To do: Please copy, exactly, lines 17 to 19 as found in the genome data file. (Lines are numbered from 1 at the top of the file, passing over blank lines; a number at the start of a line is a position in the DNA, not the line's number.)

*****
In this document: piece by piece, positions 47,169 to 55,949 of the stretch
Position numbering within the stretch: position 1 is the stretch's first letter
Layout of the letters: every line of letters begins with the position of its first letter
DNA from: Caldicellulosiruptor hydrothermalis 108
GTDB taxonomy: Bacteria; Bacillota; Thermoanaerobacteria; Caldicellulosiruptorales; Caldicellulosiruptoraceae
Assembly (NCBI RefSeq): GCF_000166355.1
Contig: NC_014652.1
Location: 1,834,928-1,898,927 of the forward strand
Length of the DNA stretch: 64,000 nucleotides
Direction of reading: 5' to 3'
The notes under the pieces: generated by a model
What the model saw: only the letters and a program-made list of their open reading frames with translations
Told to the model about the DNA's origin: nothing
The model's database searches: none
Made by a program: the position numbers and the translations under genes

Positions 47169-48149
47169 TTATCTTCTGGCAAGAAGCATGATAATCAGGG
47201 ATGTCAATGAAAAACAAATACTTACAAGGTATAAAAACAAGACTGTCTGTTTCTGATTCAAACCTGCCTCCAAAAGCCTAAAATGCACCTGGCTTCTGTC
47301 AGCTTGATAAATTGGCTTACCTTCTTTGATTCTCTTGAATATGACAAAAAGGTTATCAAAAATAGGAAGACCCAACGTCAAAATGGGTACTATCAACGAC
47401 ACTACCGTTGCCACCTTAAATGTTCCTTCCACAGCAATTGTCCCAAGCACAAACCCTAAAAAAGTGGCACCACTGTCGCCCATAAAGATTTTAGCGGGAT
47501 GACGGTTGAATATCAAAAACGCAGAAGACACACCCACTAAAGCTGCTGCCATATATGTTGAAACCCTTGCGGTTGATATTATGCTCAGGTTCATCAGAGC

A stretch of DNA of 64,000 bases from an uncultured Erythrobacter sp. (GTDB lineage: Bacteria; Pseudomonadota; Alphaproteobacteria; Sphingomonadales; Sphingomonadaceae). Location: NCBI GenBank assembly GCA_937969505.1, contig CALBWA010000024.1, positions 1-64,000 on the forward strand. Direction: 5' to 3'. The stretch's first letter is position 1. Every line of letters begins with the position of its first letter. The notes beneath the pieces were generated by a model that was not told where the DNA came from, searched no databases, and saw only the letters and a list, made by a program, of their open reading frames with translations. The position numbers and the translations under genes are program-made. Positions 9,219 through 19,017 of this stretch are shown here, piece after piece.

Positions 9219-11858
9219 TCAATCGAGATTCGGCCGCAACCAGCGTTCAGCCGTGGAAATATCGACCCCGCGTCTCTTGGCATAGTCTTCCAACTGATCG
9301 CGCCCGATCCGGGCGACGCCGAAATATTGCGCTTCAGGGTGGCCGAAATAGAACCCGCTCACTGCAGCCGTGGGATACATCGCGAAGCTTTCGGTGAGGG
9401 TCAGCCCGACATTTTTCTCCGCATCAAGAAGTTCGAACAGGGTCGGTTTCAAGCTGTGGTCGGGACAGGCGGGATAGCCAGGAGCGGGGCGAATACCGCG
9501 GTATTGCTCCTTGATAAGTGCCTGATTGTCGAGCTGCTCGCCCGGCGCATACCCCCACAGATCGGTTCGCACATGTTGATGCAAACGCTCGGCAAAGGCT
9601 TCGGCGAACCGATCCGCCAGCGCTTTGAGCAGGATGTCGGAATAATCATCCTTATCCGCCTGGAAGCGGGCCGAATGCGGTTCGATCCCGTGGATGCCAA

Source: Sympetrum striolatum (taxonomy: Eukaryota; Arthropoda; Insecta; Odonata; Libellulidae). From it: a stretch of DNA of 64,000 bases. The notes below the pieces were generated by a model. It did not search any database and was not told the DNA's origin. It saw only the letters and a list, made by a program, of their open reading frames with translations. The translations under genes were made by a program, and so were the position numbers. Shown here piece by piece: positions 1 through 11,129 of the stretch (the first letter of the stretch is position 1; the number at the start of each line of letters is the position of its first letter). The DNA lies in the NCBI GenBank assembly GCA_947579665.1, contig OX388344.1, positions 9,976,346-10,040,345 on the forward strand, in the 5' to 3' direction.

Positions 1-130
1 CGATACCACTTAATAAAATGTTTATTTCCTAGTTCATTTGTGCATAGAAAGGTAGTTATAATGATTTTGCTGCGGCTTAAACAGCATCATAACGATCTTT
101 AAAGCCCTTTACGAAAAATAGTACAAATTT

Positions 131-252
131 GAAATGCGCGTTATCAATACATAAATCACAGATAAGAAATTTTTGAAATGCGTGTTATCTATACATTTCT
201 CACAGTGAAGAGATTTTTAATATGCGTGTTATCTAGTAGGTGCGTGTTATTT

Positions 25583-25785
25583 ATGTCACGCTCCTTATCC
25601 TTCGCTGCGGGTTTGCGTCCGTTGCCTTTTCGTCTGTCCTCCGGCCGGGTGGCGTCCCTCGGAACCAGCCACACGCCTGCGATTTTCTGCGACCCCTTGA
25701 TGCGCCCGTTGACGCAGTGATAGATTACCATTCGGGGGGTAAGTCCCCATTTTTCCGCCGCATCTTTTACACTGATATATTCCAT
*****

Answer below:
47169 TTATCTTCTGGCAAGAAGCATGATAATCAGGG
47201 ATGTCAATGAAAAACAAATACTTACAAGGTATAAAAACAAGACTGTCTGTTTCTGATTCAAACCTGCCTCCAAAAGCCTAAAATGCACCTGGCTTCTGTC
47301 AGCTTGATAAATTGGCTTACCTTCTTTGATTCTCTTGAATATGACAAAAAGGTTATCAAAAATAGGAAGACCCAACGTCAAAATGGGTACTATCAACGAC